Bladder Neck Movement Under Different Conditions - Research Article

This study from the International Urogynecology Journal aimed to investigate the relationship between bladder neck displacement, electromyography (EMG) activity of the pelvic floor and abdominal muscles and intra-abdominal pressure (IAP) during different pelvic floor and abdominal contractions. Although the bladder neck is elevated during a pelvic floor muscle (PFM) contraction, it descends during straining.

The authors of this study aim to examine which contractions and tasks lead to bladder neck elevation as they see this elevation being essential for rehabilitation. The data from this study confirms that bladder neck descent may be due to poor muscle patterns and more exertion of abdominal muscles and therefore higher IAP with insufficient PFM contraction to prevent bladder neck descent. Studies show that incontinent women who depressed the bladder base during attempted PFM contraction had greater activity of abdominal muscles (recorded with surface electrodes) and less activity of PFM compared to continent women who had more PFM activation and less abdominal activation. When other muscles, such as the Obliques and Rectus Abdominis muscle contracted, the PFM activity was not sufficient to overcome the greater increase in IAP and the bladder neck was not elevated.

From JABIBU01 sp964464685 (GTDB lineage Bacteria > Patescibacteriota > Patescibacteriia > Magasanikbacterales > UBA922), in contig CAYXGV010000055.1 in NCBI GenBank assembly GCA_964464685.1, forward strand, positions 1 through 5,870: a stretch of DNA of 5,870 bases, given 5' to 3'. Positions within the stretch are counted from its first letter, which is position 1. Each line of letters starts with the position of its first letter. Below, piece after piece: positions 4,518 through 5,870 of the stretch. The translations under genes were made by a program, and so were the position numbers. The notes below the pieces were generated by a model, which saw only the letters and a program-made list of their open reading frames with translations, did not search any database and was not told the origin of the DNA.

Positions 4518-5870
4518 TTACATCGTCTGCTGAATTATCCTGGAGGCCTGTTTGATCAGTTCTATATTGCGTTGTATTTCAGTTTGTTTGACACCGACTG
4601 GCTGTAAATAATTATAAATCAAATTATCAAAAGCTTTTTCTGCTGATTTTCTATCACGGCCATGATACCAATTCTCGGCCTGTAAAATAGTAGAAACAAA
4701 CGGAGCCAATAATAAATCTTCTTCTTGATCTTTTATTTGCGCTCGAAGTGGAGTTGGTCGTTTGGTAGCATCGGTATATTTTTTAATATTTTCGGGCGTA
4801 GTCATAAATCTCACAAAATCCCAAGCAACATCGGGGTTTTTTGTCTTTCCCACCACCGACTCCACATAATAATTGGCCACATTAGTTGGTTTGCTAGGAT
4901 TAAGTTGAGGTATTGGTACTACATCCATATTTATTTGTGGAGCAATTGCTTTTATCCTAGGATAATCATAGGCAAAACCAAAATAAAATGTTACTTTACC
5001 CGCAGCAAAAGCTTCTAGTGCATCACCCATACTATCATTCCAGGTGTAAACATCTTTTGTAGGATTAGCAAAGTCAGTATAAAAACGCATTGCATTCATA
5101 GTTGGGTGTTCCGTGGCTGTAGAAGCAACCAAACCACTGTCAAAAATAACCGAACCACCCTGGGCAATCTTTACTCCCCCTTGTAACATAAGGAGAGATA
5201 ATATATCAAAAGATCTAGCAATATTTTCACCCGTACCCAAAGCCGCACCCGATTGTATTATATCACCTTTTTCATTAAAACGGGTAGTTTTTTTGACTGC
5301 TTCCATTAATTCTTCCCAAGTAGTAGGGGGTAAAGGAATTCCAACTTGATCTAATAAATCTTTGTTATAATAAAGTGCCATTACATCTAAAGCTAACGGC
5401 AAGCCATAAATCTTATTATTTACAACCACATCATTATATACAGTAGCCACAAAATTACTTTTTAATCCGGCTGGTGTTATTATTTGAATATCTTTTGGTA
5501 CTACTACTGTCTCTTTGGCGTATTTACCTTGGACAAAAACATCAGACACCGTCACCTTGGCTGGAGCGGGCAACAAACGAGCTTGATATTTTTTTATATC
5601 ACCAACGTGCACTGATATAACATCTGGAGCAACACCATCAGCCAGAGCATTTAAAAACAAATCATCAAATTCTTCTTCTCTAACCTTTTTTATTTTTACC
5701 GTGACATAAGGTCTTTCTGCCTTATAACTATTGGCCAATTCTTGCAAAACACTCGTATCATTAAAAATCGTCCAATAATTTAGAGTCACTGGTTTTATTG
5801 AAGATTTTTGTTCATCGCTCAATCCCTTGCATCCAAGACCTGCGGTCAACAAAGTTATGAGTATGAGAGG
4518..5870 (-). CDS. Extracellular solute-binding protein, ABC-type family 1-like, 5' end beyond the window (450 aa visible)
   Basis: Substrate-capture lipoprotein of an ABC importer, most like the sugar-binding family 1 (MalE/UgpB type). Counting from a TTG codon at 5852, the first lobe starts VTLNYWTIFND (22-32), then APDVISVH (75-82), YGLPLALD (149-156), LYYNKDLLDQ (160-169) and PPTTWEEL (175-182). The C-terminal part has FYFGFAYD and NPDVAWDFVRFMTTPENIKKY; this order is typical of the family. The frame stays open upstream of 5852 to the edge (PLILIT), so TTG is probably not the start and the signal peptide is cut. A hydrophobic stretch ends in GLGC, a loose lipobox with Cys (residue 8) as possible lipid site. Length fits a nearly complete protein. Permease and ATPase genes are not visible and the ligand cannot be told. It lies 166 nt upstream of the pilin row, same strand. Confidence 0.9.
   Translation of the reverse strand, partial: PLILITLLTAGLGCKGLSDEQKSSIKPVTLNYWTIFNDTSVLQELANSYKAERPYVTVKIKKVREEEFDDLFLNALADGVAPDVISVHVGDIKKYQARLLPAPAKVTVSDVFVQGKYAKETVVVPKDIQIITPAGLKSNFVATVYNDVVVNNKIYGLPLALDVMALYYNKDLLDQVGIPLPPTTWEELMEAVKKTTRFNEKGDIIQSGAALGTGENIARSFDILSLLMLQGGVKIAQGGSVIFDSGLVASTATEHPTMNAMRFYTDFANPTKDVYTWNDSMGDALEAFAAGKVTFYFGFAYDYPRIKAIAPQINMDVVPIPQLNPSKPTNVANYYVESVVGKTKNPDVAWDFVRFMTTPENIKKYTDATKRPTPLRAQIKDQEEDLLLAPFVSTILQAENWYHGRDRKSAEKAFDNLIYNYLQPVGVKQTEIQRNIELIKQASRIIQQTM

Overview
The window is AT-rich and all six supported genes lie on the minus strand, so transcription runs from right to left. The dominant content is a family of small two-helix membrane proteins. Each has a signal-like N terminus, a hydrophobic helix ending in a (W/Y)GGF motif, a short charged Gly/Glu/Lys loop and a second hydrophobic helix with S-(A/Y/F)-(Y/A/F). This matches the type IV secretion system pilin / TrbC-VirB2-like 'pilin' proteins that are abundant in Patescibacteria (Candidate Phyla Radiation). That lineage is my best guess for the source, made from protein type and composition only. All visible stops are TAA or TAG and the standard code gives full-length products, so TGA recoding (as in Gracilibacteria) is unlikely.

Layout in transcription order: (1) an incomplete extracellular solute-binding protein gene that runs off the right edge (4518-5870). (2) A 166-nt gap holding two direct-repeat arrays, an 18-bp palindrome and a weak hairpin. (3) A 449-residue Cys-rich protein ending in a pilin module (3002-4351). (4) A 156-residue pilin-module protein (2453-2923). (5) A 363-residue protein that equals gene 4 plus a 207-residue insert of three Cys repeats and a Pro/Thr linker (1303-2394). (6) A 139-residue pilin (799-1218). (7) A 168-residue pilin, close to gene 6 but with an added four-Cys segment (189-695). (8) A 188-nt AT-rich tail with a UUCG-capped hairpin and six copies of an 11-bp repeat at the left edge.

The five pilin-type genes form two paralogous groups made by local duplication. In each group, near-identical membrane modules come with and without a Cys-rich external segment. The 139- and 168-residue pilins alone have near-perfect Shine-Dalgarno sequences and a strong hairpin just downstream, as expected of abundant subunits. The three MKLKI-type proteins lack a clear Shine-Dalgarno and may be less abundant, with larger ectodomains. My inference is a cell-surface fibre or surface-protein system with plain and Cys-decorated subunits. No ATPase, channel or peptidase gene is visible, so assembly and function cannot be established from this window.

Once women learn to contract their PFMs with Transversus Abdominis then appropriate training of PFM contraction for strength and co-ordination are important for control of continence. In women without pelvic floor disorders, the authors demonstrated that bladder neck elevation occurred consistently only during PFM and TrA contractions.

They state that attempts to normalise the co-ordination between abdominal and PFMs may be an important step in rehabilitation. This requires multifaceted assessment of the pelvic floor with consideration of bladder neck position, IAP and activity of the PFM and abdominal muscles.

Junginger B, Baessler K, Sapsford R, Hodges P. Effect of abdominal and pelvic floor tasks on muscle activity, abdominal pressure and bladder neck. IUJ (2010) Vol 21;1:69-77